Get a copy of your raw mysql file. In my case, I didn’t want the whole database, I wanted one table from one database. Luckily MySQL stores each table in a 3 files called:
So, once I located them – Gary sent them to me – I just needed to restore them. It’s pretty easy.
1. Stop mysql
2. cp database_table.* /var/lib/mysql/
That’s the typical path, but of course it may vary from host to host.
3. Restart mysql
And if everything went well (it usually does) you’re back in business.
Caveat: This won’t work if your database type is innodb. Ugh. The disturbing thing to me is that my automated backup stopped running for some reason. It looks like the process was killed at some point and never restarted. You should add “check that backups are working” to your weekly, or at a minimum, monthly checklist. Never ever count on your host or someone else to do it. Murphy’s laws are still very much alive and in effect.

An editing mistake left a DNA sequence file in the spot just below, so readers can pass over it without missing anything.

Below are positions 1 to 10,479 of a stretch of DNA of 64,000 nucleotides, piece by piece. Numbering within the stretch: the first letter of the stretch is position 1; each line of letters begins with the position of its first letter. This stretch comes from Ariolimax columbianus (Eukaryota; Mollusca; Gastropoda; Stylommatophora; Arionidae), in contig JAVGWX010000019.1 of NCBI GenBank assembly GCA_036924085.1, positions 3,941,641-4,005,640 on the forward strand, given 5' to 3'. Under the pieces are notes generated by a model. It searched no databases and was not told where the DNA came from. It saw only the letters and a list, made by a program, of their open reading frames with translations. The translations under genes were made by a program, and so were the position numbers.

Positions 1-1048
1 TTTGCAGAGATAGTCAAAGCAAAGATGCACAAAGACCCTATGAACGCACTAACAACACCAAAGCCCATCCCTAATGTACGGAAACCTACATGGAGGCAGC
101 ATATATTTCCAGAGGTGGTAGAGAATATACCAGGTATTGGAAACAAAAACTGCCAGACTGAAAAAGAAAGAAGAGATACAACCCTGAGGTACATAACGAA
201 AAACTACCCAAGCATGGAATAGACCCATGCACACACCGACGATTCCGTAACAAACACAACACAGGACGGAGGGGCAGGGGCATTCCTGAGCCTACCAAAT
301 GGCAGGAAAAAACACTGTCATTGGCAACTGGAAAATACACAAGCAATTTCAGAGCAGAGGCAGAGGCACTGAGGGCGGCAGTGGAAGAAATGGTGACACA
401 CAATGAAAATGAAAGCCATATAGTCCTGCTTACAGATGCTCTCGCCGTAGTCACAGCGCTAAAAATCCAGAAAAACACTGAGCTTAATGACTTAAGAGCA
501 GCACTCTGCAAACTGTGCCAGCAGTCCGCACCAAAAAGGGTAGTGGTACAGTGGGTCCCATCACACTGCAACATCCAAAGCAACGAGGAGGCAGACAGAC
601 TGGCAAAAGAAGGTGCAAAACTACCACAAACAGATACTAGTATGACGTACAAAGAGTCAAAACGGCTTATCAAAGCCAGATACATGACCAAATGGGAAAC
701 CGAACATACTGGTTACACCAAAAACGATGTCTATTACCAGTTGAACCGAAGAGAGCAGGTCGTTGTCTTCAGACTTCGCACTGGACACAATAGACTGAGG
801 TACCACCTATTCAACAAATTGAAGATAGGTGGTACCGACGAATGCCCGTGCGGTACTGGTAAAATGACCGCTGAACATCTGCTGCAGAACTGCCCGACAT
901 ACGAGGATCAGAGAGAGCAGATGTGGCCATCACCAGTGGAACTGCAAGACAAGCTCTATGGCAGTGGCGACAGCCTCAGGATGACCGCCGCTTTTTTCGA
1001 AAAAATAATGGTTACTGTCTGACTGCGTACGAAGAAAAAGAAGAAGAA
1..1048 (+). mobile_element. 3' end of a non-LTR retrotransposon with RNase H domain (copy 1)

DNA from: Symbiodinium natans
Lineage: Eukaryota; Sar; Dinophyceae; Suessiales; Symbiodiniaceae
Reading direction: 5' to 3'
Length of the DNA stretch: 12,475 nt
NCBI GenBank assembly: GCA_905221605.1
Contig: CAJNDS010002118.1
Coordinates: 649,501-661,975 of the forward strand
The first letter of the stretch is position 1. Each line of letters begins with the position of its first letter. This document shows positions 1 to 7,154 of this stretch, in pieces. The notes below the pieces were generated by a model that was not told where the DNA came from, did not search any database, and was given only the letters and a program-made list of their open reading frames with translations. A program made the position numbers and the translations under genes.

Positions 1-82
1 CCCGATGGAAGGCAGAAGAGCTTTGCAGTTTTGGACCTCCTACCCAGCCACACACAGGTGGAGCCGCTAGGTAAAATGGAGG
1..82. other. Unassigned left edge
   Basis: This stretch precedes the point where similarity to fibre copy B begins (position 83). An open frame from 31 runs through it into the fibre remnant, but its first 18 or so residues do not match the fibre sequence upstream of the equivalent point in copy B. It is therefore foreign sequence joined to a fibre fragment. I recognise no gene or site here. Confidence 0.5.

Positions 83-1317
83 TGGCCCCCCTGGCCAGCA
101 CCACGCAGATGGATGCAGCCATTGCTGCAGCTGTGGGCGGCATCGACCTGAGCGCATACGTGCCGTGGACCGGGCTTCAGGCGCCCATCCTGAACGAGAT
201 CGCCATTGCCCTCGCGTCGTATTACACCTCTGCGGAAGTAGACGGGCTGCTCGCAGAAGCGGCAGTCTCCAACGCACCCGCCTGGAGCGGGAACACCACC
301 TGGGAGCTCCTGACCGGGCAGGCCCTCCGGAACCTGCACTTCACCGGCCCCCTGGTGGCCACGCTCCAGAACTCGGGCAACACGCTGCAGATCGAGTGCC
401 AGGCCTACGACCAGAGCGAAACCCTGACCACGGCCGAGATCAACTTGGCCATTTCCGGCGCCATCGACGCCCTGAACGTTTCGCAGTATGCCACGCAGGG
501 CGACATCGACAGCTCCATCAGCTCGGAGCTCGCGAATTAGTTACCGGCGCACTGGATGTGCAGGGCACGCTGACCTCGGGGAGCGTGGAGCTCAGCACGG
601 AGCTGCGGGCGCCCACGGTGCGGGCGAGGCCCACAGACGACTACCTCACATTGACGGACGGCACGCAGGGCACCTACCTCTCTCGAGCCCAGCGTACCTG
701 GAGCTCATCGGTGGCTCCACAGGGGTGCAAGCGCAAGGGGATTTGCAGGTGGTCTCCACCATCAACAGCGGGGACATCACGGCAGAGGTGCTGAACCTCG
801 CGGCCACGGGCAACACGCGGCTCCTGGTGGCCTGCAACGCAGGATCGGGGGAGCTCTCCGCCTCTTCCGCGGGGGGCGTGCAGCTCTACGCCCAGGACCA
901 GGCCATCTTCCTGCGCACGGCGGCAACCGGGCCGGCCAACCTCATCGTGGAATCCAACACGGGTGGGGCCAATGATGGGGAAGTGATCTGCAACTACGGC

[tags]MySQL, Backup, Restore, Disaster[/tags]